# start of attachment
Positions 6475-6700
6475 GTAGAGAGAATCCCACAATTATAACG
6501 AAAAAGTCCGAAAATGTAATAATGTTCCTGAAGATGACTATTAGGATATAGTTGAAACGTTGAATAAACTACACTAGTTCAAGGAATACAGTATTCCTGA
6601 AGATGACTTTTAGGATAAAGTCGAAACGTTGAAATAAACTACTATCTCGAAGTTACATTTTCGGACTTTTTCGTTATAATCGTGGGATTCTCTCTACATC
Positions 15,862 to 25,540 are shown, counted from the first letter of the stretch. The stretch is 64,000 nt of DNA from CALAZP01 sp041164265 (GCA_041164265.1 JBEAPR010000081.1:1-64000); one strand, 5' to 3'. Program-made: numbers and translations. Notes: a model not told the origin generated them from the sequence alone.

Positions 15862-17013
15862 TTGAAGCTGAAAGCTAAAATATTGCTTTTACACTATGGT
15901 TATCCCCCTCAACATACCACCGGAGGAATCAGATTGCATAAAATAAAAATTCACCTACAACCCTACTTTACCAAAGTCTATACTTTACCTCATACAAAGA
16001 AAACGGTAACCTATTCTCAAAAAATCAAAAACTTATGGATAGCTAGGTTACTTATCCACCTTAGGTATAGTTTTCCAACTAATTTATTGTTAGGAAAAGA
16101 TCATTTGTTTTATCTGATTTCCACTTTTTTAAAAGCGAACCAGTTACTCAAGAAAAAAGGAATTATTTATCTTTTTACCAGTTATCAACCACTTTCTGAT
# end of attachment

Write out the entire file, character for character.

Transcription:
Positions 6475-6700
6475 GTAGAGAGAATCCCACAATTATAACG
6501 AAAAAGTCCGAAAATGTAATAATGTTCCTGAAGATGACTATTAGGATATAGTTGAAACGTTGAATAAACTACACTAGTTCAAGGAATACAGTATTCCTGA
6601 AGATGACTTTTAGGATAAAGTCGAAACGTTGAAATAAACTACTATCTCGAAGTTACATTTTCGGACTTTTTCGTTATAATCGTGGGATTCTCTCTACATC
Positions 15,862 to 25,540 are shown, counted from the first letter of the stretch. The stretch is 64,000 nt of DNA from CALAZP01 sp041164265 (GCA_041164265.1 JBEAPR010000081.1:1-64000); one strand, 5' to 3'. Program-made: numbers and translations. Notes: a model not told the origin generated them from the sequence alone.

Positions 15862-17013
15862 TTGAAGCTGAAAGCTAAAATATTGCTTTTACACTATGGT
15901 TATCCCCCTCAACATACCACCGGAGGAATCAGATTGCATAAAATAAAAATTCACCTACAACCCTACTTTACCAAAGTCTATACTTTACCTCATACAAAGA
16001 AAACGGTAACCTATTCTCAAAAAATCAAAAACTTATGGATAGCTAGGTTACTTATCCACCTTAGGTATAGTTTTCCAACTAATTTATTGTTAGGAAAAGA
16101 TCATTTGTTTTATCTGATTTCCACTTTTTTAAAAGCGAACCAGTTACTCAAGAAAAAAGGAATTATTTATCTTTTTACCAGTTATCAACCACTTTCTGAT